How do you see the sangha in the Puget Sound area taking hold of this call to freedom and addressing these challenges you have mentioned?
Two expressions of oppression are the inequity in access to resources and also the negative beliefs and ideology that hold this in place. Perhaps even more painful is that these patterns of oppression are not openly acknowledged. When we find ourselves in a privileged position, we don’t see our privilege and the impact of our behaviors on the target groups. Some of us find ourselves in a privileged position by being white, upper middle class or wealthy, heterosexual, formally educated, able-bodied, middle-aged, men, gendered, and citizens. And some of us find ourselves in the target positions of being people of color, poor, queer, informally educated, differently-abled, non-gendered, and immigrants.
Once we learn more about what it means to be privileged we become more conscious of the impact of our negative behaviors in our relationships and can take responsibility for them. For example, I have a friend who comes from a poor family. Before my education around privilege, I found myself judging her for not wanting to see foreign movies with English subtitles. Reading quickly was a challenge for her. She didn’t have the option to learn to read as a child. As a middle class person my negative judgment that she was personally deficient made her responsible for the inequities of the class system. When I don’t acknowledge my place of privilege I assume my experience is like everyone else’s and discount the experience of the targeted person.
I’m so impressed by the importance of the work you are doing, Arinna. Living in such a diverse society, we have got to address our denial of privilege and oppression before we can truly address a shift toward equality and empathy for each other.
Exactly. Otherwise we keep reproducing the same old relationships. For example as white people, when we come into a situation where we are new to a group with people of color, we often dominate the conversation unknowingly, expecting to be heard and listened to. Of course we do! We’d have to be “dead” not to! It’s our conditioning. And until we’re aware of it, and see it over and over, it doesn’t transform. That’s why there are monastics who are great meditators, and totally sexist. They are not seeing their own behavior. By inquiring into all fields of life we develop the capacity to see where our hearts and minds are defended and shut down. We have the choice to enter into a relationship of respect and dignity with ourselves and with each other across our differences and with all of life.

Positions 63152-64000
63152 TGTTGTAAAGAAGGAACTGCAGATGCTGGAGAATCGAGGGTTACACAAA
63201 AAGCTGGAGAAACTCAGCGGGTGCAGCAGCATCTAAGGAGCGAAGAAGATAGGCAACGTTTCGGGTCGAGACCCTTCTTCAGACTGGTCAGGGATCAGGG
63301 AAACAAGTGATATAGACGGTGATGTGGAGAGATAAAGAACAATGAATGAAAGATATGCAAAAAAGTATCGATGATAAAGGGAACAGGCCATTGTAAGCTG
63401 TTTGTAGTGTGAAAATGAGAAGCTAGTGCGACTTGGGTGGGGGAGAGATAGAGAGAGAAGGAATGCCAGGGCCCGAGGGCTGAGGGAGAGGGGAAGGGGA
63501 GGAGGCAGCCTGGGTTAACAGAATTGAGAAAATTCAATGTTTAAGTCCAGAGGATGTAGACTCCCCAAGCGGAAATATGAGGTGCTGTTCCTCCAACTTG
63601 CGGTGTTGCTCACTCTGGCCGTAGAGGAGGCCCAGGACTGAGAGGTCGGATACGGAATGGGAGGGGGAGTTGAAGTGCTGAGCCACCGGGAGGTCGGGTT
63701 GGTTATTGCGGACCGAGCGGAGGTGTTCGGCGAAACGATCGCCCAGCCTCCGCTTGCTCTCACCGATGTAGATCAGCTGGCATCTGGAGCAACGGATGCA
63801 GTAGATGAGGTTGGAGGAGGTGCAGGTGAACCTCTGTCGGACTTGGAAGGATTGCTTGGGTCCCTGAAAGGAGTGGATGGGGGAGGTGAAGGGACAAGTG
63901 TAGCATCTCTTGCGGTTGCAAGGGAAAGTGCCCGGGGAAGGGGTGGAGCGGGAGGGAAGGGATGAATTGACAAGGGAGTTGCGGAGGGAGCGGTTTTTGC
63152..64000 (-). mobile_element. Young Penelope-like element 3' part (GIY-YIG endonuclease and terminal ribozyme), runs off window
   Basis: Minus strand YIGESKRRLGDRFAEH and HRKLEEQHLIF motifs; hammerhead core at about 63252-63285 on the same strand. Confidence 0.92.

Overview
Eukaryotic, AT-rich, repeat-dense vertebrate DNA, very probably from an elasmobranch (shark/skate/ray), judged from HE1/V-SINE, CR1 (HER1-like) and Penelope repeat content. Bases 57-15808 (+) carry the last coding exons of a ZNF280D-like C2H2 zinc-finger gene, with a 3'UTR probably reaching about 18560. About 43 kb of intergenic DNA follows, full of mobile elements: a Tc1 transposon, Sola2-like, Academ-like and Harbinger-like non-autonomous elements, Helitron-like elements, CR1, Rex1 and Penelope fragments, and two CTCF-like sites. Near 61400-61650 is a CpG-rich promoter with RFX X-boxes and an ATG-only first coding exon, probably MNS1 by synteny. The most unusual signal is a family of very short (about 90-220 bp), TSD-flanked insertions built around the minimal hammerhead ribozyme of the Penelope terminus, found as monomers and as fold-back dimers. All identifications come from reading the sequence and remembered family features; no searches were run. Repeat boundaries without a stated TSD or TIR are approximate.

Many people are saying the planet is in jeopardy. And unless we work in all these areas, unless we make these connections, it will be difficult to save ourselves. I’ve heard some senior teachers say, “Well if the world comes to an end, that’s the karma of the earth.” But it’s also our karma to save it! We at the Lotus Sisters have experienced the amazing transformative capacities of our own hearts and minds through the practices of the Buddha’s teachings of mindfulness and loving kindness. Like Martin Luther King, Jr., “we believe that unarmed truth and unconditional love will have the final word in reality.”
For more information about Lotus Sisters and to see more of this interview, please visit: www.lotussisters.org.
Contributor: Linda Robinson.
Photo: Courtesy of Lotus Sisters.